New comprehensive guidance for the diagnosis and management of peanut and tree nut allergy has been developed, which for the first time brings together the latest research and expert views into a single robustly written document. Patients will benefit from receiving the latest evidence based advice, including better understanding of risk assessment in order to reduce accidental reactions and manage reactions more effectively.
The guideline has been in the development process for five years and has been prepared by the Standards of Care Committee (SOCC) of the British Society for Allergy and Clinical Immunology (BSACI) the UK's leading organisation for healthcare professionals caring for patients with allergy. The guideline was published in the journal Clinical & Experimental Allergy on Friday 2nd June, 2017.
How large a problem is nut allergy for people today?
Nut allergy is common in the UK and across the developed world, affecting at least 1 in 50 children and 1 in 200 adults. The majority do not outgrow their nut allergy, so the number of affected adults will increase. Nut allergy is the commonest cause of severe and fatal allergic reactions. The fear of this has a significant psychological impact on patients and their families.
What resources are currently available?
The majority of health care professionals who look after nut allergic patients have received no formal training for this task. Nut allergy is a relatively new condition and medical education has yet to catch up, hence the care given to patients is inconsistent.
How will patients benefit from the new guideline?
This guideline brings together the latest research and expert views on all key aspects of the subject for the first time into a single robustly written document. Healthcare professionals can use the advice to raise the care of their patients to a national standard. Patients will benefit from receiving the latest evidence based advice, including better understanding of risk assessment to reduce accidental reactions, and the ability to manage reactions more effectively.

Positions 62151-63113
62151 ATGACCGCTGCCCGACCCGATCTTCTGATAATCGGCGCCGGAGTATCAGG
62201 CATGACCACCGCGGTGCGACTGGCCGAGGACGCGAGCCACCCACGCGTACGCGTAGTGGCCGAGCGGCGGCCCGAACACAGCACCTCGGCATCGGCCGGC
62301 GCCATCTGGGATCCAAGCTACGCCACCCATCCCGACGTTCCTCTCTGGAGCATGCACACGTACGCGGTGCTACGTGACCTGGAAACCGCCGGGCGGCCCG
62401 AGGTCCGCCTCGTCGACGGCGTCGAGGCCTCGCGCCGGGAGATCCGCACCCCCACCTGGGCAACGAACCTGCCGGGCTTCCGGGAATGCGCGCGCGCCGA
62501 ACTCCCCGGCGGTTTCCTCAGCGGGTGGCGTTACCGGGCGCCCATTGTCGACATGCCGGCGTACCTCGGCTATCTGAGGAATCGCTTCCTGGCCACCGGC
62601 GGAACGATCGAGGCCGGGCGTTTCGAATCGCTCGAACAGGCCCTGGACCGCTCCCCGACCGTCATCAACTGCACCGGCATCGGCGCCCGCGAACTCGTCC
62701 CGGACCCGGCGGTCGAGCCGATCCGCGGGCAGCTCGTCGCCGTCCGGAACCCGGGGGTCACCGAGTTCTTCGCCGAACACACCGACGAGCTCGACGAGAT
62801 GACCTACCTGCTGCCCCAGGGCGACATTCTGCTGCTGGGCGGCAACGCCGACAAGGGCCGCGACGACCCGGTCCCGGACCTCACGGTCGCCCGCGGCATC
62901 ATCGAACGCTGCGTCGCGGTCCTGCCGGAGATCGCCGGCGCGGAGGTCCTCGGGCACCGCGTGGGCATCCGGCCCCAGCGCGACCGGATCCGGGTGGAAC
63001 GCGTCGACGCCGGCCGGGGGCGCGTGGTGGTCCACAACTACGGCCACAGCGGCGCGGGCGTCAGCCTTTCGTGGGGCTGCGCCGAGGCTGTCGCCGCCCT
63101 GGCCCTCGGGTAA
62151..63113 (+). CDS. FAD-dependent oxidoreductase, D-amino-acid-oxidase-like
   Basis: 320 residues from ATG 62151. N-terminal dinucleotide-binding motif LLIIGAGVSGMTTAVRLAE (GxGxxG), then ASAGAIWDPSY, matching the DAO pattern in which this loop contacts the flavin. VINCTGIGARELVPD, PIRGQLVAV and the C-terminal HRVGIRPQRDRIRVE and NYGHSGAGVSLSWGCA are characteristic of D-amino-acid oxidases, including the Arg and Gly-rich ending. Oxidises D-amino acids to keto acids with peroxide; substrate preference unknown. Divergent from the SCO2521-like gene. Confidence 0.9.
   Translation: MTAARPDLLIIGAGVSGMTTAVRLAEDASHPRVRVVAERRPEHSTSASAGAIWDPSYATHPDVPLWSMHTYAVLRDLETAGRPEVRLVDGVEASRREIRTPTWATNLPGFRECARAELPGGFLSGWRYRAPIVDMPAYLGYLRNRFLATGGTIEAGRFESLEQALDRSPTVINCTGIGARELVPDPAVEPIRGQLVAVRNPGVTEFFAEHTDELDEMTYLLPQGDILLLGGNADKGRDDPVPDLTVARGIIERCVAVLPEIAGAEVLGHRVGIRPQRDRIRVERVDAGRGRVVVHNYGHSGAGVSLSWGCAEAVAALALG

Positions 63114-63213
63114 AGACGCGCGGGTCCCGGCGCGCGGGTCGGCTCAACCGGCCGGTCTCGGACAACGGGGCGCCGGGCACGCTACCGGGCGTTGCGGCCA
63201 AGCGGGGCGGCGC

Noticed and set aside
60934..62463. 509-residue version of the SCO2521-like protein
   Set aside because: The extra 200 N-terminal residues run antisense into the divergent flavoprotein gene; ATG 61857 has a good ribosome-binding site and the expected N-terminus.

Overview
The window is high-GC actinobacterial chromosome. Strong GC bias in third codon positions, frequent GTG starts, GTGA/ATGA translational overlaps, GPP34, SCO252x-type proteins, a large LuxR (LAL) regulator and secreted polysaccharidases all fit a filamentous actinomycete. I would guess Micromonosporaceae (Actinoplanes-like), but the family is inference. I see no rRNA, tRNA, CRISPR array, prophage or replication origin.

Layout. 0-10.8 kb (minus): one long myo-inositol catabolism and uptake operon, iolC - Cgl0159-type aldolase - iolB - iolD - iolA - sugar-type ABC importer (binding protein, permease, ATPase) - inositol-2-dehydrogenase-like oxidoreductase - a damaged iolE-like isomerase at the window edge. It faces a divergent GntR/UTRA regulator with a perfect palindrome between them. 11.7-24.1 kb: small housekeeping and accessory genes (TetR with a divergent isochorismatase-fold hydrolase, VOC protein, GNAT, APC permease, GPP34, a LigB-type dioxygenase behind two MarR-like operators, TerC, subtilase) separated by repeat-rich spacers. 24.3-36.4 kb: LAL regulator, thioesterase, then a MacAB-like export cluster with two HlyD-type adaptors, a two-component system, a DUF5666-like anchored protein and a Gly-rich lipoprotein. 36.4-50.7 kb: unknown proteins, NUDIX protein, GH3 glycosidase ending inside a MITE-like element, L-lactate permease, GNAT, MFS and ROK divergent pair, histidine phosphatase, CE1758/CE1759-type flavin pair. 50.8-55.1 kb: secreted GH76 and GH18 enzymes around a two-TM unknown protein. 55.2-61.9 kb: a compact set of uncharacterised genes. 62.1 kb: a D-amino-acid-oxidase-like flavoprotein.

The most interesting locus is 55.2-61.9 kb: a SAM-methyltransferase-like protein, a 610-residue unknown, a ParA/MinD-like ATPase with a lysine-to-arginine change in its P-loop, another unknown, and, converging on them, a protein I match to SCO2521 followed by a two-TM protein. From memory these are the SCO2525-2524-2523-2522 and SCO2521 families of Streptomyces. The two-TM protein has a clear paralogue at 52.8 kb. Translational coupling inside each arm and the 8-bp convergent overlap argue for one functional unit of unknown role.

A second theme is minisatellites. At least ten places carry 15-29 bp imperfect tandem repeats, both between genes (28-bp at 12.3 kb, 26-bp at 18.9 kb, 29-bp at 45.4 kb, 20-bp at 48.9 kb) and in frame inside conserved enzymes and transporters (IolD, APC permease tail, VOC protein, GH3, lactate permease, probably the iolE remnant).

Dr Andrew Clark, Chair of the Standards of Care Committee of the BSACI said: "The Standards of Care Committee (SOCC) are excited about the forthcoming publication of the new nut allergy guideline. This guideline provides practical advice on all key areas, from diagnostic algorithms to treatment advice, and discussion of cutting edge issues such as component testing, precautionary labelling, challenges, early-life introduction and immunotherapy. This continues our pipeline of highly successful published guidelines, written by experts in the field, using rigorous NICE-accredited processes."
This guideline contains the latest thinking on all the key areas that healthcare professionals face every day when managing patients with nut allergy. Healthcare professionals can feel confident that it represents an exhaustive review of all the relevant literature, backed up by an expert writing group represented by key opinion leaders in the field.
Dr Shuaib Nasser, President of the BSACI said: "Nut allergy is a global disease affecting 2% of children and 0.5% of adults in the UK. The allergy is life-long in the majority and requires skilled management and advice. The British Society for Allergy and Clinical Immunology Standards of Care Committee have developed the first ever guideline for the investigation and management of children and adults with suspected nut allergy. The guidance has been written by experienced allergy experts and should provide a valuable resource for all those managing people with nut allergy both in the UK and worldwide."
Key guideline highlights:
Robust, up-to-date educational package based on extensive literature review, expert consensus and wide healthcare professional and public consultation. Allergy UK and the Anaphylaxis Campaign were consulted during preparation of the guideline ensuring a patient-centred approach.
Diagnostic algorithms and a detailed discussion of the utility of diagnostic tests will help healthcare professionals diagnose nut allergy accurately. This is essential to avoid patients being unnecessarily labelled nut allergic, but also helps individualise patient management for those at risk of future reactions.
The role of food challenges in diagnosis and exclusion of allergy are defined, and an example challenge protocol is provided.
Comprehensive management plans including avoidance advice, patient specific emergency medication and an emergency treatment plan and training in administration of emergency medication are described in detail.
The emerging area of peanut and nut IgE component testing is discussed, and advice is provided on the optimal tests to select.
More detailed advice than ever before is provided on counselling patients on everyday living, including reading ingredients labels, eating out and on holiday, avoiding one or all nut types, and avoiding nuts in school.
Key cutting edge areas are discussed in detail including early-life prevention, testing of siblings and immunotherapy.
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